Most of Europe’s urban waste water treatment plants have focused on cleaning water and returning it to the environment in just a simple, linear approach. However, with use of new techniques and innovation, these facilities can act as resource hubs providing reclaimed water, energy, nutrients and organic materials for reuse, recycling and recovery, according to the EEA report ‘Beyond water quality — Sewage treatment in a circular economy’.
Doing so would ensure that these vital installations deliver decisively to ambitions under the European Green Deal. The report sets out policy considerations for the transition to sustainability under the European Green Deal, focusing on the opportunities to achieve zero pollution and circularity.
Challenges facing waste water treatment
Managing sewage (urine, faeces and the dirty grey water we send down our drains) as well as urban run-off from roads and industrial wastewater is far from a pollution-free process across Europe. The treatment required to minimise pollution of water can lead to the production of greenhouse gases and contaminated sludges, which can go on to pollute air, soils and water. Treatment plants are facing additional challenges such as storm water surges from extreme weather due to climate change, and the reality that there are many more pollutants in urban waste water than were previously recognized under EU legislation. We have limited understanding of the risks to aquatic life presented by mixtures of chemicals in surface waters, and many of these chemicals come from products used in our own homes. Further, the construction, maintenance and operation of waste water collection and treatment come at high financial and greenhouse gas emission costs.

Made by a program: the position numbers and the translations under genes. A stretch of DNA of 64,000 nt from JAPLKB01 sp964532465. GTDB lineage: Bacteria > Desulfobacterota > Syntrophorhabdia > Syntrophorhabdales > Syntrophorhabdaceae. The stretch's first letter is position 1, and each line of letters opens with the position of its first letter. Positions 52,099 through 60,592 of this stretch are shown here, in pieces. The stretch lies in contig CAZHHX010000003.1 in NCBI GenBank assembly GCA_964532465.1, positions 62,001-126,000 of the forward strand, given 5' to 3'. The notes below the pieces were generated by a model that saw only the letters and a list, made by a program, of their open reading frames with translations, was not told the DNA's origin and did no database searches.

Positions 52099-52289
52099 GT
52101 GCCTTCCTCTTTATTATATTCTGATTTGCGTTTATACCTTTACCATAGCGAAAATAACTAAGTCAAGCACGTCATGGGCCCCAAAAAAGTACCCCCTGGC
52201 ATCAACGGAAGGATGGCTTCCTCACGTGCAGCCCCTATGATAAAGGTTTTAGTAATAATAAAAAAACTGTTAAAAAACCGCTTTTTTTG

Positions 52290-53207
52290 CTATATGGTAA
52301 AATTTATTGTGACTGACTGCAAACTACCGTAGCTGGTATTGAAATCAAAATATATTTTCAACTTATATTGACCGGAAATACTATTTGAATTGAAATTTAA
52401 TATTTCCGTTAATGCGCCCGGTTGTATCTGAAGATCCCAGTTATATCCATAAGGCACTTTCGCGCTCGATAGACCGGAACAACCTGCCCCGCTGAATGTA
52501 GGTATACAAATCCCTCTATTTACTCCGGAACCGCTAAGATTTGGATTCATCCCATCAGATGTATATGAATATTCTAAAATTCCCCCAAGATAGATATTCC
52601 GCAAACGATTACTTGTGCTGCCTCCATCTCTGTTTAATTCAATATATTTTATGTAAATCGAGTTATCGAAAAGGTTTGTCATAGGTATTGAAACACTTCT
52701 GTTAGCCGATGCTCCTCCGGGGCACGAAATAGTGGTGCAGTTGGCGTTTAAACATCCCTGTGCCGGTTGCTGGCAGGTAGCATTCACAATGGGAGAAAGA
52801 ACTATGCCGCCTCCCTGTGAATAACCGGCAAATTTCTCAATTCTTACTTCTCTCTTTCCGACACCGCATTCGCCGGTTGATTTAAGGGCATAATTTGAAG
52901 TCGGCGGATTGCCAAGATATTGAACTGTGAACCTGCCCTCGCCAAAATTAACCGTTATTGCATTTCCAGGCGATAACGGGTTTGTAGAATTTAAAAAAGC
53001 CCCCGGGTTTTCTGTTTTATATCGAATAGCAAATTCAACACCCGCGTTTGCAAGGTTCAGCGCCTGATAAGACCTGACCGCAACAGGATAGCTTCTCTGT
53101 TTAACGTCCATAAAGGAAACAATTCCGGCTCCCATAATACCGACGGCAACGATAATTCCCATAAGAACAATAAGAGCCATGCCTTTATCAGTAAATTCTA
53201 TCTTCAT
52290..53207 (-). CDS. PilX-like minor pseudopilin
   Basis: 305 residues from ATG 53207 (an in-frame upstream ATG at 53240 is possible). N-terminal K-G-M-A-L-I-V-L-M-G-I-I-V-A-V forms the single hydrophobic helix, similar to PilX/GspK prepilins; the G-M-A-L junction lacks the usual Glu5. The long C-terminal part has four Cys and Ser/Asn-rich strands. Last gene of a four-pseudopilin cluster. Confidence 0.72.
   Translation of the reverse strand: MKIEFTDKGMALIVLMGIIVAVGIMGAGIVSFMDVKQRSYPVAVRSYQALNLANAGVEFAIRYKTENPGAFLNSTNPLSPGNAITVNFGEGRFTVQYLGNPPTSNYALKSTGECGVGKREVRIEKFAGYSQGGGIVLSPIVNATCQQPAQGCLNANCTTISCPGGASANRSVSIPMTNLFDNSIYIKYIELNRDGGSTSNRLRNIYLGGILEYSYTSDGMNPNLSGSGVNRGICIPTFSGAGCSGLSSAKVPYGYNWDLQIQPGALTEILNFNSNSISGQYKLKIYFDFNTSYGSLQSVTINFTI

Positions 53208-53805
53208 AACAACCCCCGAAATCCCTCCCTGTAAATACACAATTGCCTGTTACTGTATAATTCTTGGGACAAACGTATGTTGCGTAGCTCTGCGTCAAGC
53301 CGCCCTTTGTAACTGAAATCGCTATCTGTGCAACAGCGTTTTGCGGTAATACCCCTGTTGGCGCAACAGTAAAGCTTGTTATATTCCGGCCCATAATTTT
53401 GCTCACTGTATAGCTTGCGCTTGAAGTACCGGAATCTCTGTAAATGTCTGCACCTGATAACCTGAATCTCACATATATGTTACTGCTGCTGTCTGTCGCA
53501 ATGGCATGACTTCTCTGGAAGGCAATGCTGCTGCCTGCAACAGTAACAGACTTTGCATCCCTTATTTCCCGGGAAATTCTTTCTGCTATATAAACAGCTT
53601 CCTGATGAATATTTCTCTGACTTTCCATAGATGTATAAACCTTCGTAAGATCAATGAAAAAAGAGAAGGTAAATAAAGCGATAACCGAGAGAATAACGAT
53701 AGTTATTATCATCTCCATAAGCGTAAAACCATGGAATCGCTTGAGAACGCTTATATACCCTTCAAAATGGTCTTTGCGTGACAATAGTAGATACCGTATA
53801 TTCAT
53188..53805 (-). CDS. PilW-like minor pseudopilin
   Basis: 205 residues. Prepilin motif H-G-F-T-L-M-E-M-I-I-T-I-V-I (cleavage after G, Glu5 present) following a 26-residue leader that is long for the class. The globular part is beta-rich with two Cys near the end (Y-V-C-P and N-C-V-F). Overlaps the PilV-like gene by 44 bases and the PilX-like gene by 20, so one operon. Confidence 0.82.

Reviews and evaluations of key parts of European legislation such as the Urban Waste Water Treatment and Sewage Sludge Directives present the opportunity to modernise and improve coherence across the sector and help deliver on the ambitions of the European Green Deal. The report says action is needed in other related areas to support water treatment in achieving future sustainability and in reducing pollution. In particular, efforts are needed upstream to ensure more efficient water use and pollution control, to minimise both the volume of water to be treated and the level of contamination. Planning legislation should enable innovation in approaches to water and sewage management, since large treatment plants can deliver considerable efficiencies of scale, while decentralised sewage treatment can enable circularity at the local level.
Other key findings
- Treatment of sewage is not 'one size fits all'. Local conditions call for local solutions. Financial resources, the availability of land, population density, nature of the receiving water and types of industrial activity all influence the options available. Ensuring flexible approaches to meet necessary quality standards can enable innovation and locally appropriate solutions.
- Economic incentives for recycling and legislation that helps to scale up circular approaches to urban waste water treatment, enabling recovered resources to enter the market, while legal barriers limiting the use of such resources — for example treated sewage sludge — should be revisited.
- Achieving the transition to more efficient sewage treatment and a circular economy requires change not only in regulatory and institutional approaches, but also in how we as citizens appreciate our individual and collective responsibilities towards sewage management. Nature-based solutions, which provide benefits such as green space and flood alleviation — for example reed beds — can generate local support.